European stock markets tumble on Covid support concerns

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European financial markets have fallen sharply on fears that central banks will start tapering their emergency Covid-19 support packages, despite slowing growth in the world economy.

In London, the FTSE 100 fell by 2.3% in morning trading on Thursday, before recovering some ground to close 1.5% down at 7,058, as share prices tumbled across the continent after the US Federal Reserve said it could start cutting back support for the world’s largest economy this year.

In Paris, the French stock market tumbled by more than 2%, while shares fell in Germany, Italy and Spain by more than 1%.

Share prices on Wall Street were flat in early afternoon trading on Thursday in New York, steadying after the S&P 500 index fell more than 1% on Wednesday after the Fed’s intervention.

Fed officials signalled on Wednesday that the threshold for the US central bank reining in its quantitative easing (QE) bond-buying programme could be breached in the final three months of the year, sooner than investors had anticipated.

The Fed is buying $120bn (£88bn) a month in US government bonds and mortgage-backed securities to keep longer-term interest rates low and the bond markets functioning smoothly during the Covid pandemic.

Launched amid chaos in financial markets last year at the onset of the pandemic, after more than a decade of stimulus measures that began during the 2008 financial crisis, the Fed’s latest QE programme has taken the overall stock of assets held by the central bank to more than $8tn.

Indicating that preparations would soon be under way for tapering emergency support, despite the Delta variant of Covid-19 holding back the pace of the global economic recovery, officials suggested economic and financial conditions “would likely warrant a reduction in coming months”.

But while some members of the Fed’s rate-setting federal open market committee judged it could be appropriate to start reducing asset purchases this year, it added: “Several others indicated, however, that a reduction in the pace of asset purchases was more likely to become appropriate early next year.”

Inflation has soared in several advanced economies this year amid supply bottlenecks as the recovery from Covid-19 gets under way. US inflation hit a 13-year high of 5.4%, well above the Fed’s 2% target rate. UK inflation fell from 2.5% to 2% in July, although it is expected to climb to 4% this year.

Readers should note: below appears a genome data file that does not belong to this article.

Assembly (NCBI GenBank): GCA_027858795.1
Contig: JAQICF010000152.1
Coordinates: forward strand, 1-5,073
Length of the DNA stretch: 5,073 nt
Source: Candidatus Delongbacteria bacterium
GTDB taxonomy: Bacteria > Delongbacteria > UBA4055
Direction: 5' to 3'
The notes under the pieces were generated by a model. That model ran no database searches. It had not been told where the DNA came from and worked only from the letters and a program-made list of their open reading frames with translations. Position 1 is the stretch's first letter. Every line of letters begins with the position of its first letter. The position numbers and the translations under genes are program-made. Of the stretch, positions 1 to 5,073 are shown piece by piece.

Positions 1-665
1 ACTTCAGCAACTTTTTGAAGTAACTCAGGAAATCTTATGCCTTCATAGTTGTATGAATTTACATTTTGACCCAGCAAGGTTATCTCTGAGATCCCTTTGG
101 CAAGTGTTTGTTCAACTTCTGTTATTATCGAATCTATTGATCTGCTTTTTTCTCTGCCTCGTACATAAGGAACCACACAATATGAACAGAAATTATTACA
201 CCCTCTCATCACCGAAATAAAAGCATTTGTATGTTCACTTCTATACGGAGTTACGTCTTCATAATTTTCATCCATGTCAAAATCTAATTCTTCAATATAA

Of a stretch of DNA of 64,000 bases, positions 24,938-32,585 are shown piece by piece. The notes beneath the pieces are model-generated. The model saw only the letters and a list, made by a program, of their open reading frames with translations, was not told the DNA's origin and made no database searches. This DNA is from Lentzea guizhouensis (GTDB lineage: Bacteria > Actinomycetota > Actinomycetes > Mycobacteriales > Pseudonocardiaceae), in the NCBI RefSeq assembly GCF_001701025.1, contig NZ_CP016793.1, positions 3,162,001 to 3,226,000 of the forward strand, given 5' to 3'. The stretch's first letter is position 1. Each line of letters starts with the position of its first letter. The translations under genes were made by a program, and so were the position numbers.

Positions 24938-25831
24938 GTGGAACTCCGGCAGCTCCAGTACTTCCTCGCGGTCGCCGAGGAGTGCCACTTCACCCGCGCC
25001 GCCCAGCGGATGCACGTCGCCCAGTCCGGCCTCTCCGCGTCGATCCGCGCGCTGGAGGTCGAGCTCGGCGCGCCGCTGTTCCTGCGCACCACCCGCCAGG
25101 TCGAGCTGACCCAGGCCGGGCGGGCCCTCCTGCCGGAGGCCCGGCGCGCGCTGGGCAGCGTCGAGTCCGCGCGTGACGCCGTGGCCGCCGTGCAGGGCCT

Much of the rise in prices is expected to be temporary as Covid disruption recedes, while economists caution that the inflation figures reflect prices returning to more normal levels after a historic slump in the first lockdown.

However, signs that the world’s most prominent central bank could begin reducing its support measures sent Asian stocks tumbling overnight, with the sell-off extended on Thursday morning across Europe.

It also comes amid focus on whether the Bank of England or European Central Bank (ECB) will take similar action to scale back bond-buying programmes expanded during the Covid pandemic, with investors awaiting possible updates at the annual Jackson Hole gathering of central bankers taking place next week.

The ECB balance sheet has expanded to more than €8tn (£6.8tn), while the Bank of England has a QE programme worth £895bn. This month a member of Threadneedle Street’s rate-setting monetary policy committee, Michael Saunders, voted to cut short its QE programme rather than continue it until around the end of the year as planned.

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Meanwhile, a slump in global commodity prices caused mining stocks to come under pressure, with natural resources companies among the biggest fallers on the FTSE 100 on Thursday.

Shares in mining companies, including Antofagasta, fell by more than 4% and natural resources giant BHP fell more than 2% as a range of global commodity prices tumbled. The global oil price fell by more than 3%, copper dropped more than 2%, and other materials including steel, aluminium and zinc fell.

Other natural resources firms to fall included BP and Rio Tinto, amid concern over weaker demand as momentum in the economic recovery from lockdown faltered in several countries.



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